1. maria29al

    maria29al Registered User

    Mar 15, 2006
    426
    Warwickshire
    Hi,

    As some of you know, Dad died in June and left Mum (with AD) at home on her own. She copes OK (Just) with visits from carers, meals on wheels, family visits etc.

    However, at 7 this morning I got a call from her neighbour saying he had found her wandering the street, looking for Dad and threatening to call the police as she couldnt find him....so I drove up there and she was back home and ok..a little flustered and apologetic..but OK.


    Anyone else had this problem...any ideas as to an answer????

    Have called the doc but cant get anyone to speak to til tomorrow.

    M
    x
     
  2. candymostdandy@

    candymostdandy@ Registered User

    May 12, 2006
    81
    west sussex
    My mother has also started to wander, but as she lives with me I can keep an eye on her.

    One thing that has been suggested to me, although have not tried it yet, is to place a black mat at the door, apparently they think that its a hole so it stops them going out. Have been told that even though it doesn't work for everybody its worth trying..
     
  3. maria29al

    maria29al Registered User

    Mar 15, 2006
    426
    Warwickshire
    Hey, thanks for that...will give it a go!!!!

    M
    x
     
  4. alex

    alex Registered User

    Apr 10, 2006
    1,665
    Hiya Maria

    Can't really help on this one, but when i was young my mums uncle had Alzheimers and before he came to live with us he was always wandering.

    It was very difficult to stop him as he lived on his own, but i remember my mum sewing his details into his coat.........name, address and our telephone number and i remember my mum recieving quite a few calls from the police to say they had found him, once it got out of hand my mum brought him to live with us, where we could all keep an eye on him, he was eventually admitted to a care home as he was trying to escape through the bedroom windows, the windows were sealed down to stop him escaping, but he broke the window with a small table and my mum was afraid he would end up hurting himself.

    Its a difficult one to solve Maria as you can't be with her 24 hours a day.

    Love Alex x
     
  5. jenniferpa

    jenniferpa Volunteer Moderator

    Jun 27, 2006
    39,435
    Along the same lines as the door mat, I have also seen full-length door posters printed to look like books on shelves that are also supposed to help wanderers think that the door isn't a door. I have no idea if they work.

    Jennifer
     
  6. maria29al

    maria29al Registered User

    Mar 15, 2006
    426
    Warwickshire
    Thanks for the info. Went up after work this afternoon and she was in the street talking to some poor innocent man about not being able to get back in the house..her keys were in her pocket!!!...think this is the start of a new period with her somehow....:(
    M
    x
     
  7. mel

    mel Registered User

    Apr 30, 2006
    1,656
    Sheffield
    Hi M
    this is difficult for you......mum lives with us and I have to keep the doors locked......if i'm not careful and forget to lock it she's out like a shot......i think as has been suggested just make sure she's got her details on her somewhere.....I'm lucky in the fact the neighbours are aware of her dementia and they keep an eye out for me and bring her back.....If i were you I'd certainly ask your mums neighbours to keep an eye out if poss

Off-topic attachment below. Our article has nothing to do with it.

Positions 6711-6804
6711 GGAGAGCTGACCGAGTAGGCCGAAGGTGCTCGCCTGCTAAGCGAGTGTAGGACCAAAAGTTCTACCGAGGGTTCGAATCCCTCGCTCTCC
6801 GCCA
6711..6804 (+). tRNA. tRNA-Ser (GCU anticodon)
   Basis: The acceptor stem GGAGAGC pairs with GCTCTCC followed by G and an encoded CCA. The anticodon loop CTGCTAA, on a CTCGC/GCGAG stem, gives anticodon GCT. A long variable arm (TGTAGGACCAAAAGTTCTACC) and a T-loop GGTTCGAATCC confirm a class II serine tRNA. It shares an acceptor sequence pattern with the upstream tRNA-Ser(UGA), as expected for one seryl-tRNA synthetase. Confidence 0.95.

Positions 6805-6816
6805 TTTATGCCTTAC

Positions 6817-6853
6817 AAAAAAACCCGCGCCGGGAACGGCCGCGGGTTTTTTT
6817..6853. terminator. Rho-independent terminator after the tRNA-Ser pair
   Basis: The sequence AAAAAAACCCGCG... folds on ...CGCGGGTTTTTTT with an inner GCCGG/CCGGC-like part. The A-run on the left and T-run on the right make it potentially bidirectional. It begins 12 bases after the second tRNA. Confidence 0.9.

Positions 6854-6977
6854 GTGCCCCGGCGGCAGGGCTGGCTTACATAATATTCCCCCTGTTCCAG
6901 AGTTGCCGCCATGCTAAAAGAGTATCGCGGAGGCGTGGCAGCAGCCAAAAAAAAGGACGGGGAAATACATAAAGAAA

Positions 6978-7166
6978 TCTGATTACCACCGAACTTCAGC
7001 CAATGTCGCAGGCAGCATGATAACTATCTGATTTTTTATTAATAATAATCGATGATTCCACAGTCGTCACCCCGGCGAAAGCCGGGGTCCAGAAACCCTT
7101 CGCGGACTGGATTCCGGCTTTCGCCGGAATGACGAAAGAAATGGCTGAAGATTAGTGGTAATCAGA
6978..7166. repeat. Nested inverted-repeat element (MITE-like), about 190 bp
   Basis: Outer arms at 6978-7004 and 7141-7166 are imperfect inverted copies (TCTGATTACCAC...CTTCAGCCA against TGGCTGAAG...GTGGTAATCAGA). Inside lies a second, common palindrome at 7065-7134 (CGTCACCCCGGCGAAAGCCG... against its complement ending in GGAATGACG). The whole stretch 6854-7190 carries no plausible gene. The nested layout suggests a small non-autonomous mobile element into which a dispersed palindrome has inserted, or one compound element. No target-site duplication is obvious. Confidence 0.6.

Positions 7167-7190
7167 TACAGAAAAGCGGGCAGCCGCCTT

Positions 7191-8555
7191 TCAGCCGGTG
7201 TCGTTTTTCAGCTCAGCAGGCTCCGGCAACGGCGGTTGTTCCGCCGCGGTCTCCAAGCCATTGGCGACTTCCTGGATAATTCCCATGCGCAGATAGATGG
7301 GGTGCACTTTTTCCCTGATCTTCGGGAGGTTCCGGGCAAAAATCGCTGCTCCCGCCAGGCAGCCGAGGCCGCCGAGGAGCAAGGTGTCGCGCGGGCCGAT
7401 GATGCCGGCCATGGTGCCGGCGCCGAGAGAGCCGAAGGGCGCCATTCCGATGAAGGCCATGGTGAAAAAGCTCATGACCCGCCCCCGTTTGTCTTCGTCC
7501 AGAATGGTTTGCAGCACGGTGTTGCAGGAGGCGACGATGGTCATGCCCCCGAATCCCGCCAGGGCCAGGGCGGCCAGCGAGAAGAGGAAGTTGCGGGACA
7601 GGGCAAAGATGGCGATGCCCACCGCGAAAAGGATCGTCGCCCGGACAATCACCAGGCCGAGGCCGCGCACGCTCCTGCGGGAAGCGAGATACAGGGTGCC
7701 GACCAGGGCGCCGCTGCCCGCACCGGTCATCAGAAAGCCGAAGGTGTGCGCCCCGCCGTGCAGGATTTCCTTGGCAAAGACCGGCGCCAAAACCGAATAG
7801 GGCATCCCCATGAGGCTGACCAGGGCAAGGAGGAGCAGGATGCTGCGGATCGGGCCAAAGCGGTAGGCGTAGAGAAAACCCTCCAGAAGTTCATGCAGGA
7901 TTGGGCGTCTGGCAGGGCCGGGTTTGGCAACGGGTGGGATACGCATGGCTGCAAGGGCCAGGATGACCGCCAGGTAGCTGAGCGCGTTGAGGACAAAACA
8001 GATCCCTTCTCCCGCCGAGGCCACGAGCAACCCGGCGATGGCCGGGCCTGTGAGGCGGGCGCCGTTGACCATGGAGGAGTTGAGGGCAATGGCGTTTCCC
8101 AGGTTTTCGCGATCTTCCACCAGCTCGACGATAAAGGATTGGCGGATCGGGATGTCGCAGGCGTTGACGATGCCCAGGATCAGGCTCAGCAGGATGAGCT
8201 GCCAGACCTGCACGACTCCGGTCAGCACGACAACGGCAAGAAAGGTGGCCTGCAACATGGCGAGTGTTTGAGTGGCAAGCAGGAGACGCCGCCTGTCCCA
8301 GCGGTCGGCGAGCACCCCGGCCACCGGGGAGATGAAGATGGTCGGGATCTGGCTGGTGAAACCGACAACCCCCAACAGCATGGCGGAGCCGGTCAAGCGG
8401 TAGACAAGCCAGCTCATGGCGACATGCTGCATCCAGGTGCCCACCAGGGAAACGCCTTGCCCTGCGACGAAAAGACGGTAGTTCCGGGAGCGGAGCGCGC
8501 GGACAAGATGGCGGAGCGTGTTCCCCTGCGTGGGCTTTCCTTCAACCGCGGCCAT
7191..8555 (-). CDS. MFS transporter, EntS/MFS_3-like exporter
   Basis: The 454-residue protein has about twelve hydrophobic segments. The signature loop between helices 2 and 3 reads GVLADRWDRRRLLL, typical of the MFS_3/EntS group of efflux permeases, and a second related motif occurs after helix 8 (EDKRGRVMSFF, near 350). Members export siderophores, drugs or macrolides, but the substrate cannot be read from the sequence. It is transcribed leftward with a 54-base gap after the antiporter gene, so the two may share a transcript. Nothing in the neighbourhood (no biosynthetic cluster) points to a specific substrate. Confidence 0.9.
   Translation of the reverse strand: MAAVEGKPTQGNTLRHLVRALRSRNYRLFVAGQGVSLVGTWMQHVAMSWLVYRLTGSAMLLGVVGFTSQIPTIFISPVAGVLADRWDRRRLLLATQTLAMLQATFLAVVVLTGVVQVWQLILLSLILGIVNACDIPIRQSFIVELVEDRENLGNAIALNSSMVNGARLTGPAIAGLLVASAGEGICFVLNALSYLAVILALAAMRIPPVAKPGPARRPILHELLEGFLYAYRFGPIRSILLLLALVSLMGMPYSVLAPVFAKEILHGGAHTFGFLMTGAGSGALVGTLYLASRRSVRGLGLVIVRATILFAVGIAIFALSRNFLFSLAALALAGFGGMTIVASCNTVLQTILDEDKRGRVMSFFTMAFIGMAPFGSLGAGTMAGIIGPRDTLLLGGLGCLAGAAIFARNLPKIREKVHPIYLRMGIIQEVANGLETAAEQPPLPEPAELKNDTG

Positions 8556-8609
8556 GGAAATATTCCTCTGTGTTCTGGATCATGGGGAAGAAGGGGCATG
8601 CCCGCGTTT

love xx
     
  8. Áine

    Áine Registered User

    hi Maria

    My dad did that quite a bit. Thankfully he was blessed with the best neighbours anyone could wish for ...... and they'd keep an eye out for him. Sorry to add to concerns, but the trouble with them doing it this time of year (it was around this time last year that dad started) is that it can be so cold, and they don't always remember to put on enough clothes (or put them on in the right numbers on the correct parts of the body - visions of dad with his shoes on the wrong feet, braces slung round his neck, not attached to anything, his flat cap and not a great deal else :eek: ).

    I think there's various high tech things you can get that let you know when the door has opened ............ but of course then someone would still have to respond to it.

    Dad also lived on his own, and I think the start of him wandering was what really triggered GP and social services to sort out getting him into care. Might be time to have a review of what's the best option for mum? I guess lot will depend on how many people are around and close enough at hand to help her find her way home.

    hugs
    Áine
     
  9. Tender Face

    Tender Face Account Closed

    Mar 14, 2006
    5,379
    NW England
    Maria, Mum has taken to 'going out' (I'm not sure it's 'wandering' yet but then I'm deeply into denial at the moment :eek: ) ..... on a really 'good' day can manage to get to the local town (one of those buses without steps from just round the corner)... reports recently 'they've changed all the bus station round' (hadn't - checked it out.....) .... and me - panic mode - she's going to end up miles away one day when she gets on the wrong bus .....

    It's one thing keeping them as independent and safe as they can be, looked after whatever IN their own homes but then they are on their own ... and yes, I and mum are blessed with her brilliant neighbours but I can't expect that to be a 24/7 - nor how do carers (when she will accept them) or 'buddies' ever stop mum leaving her 'safe' home???

    What have they done to be denied their 'freedom'????? For THEIR safety - not as for other 'prisoners' for whom it's for the sake of others.......

    Soz, bad day......

    Karen, x
     
  10. jenniferpa

    jenniferpa Volunteer Moderator

    Jun 27, 2006
    39,435
    I have mentioned in other posts that it can be difficult to find technology that can be relied on, but over here in the states, Verizon (cell/mobile phone company) has a phone designed for kids (it's called the migo) which acts not only as a mobile (only allowed to call 4 different numbers) but also as a gps tracking device. You can also set up zones, so that you know if the user has strayed out of the zone (it phones you to tell you). Now of course, the person in question has to take the phone with them, but is there anything like that available in the UK?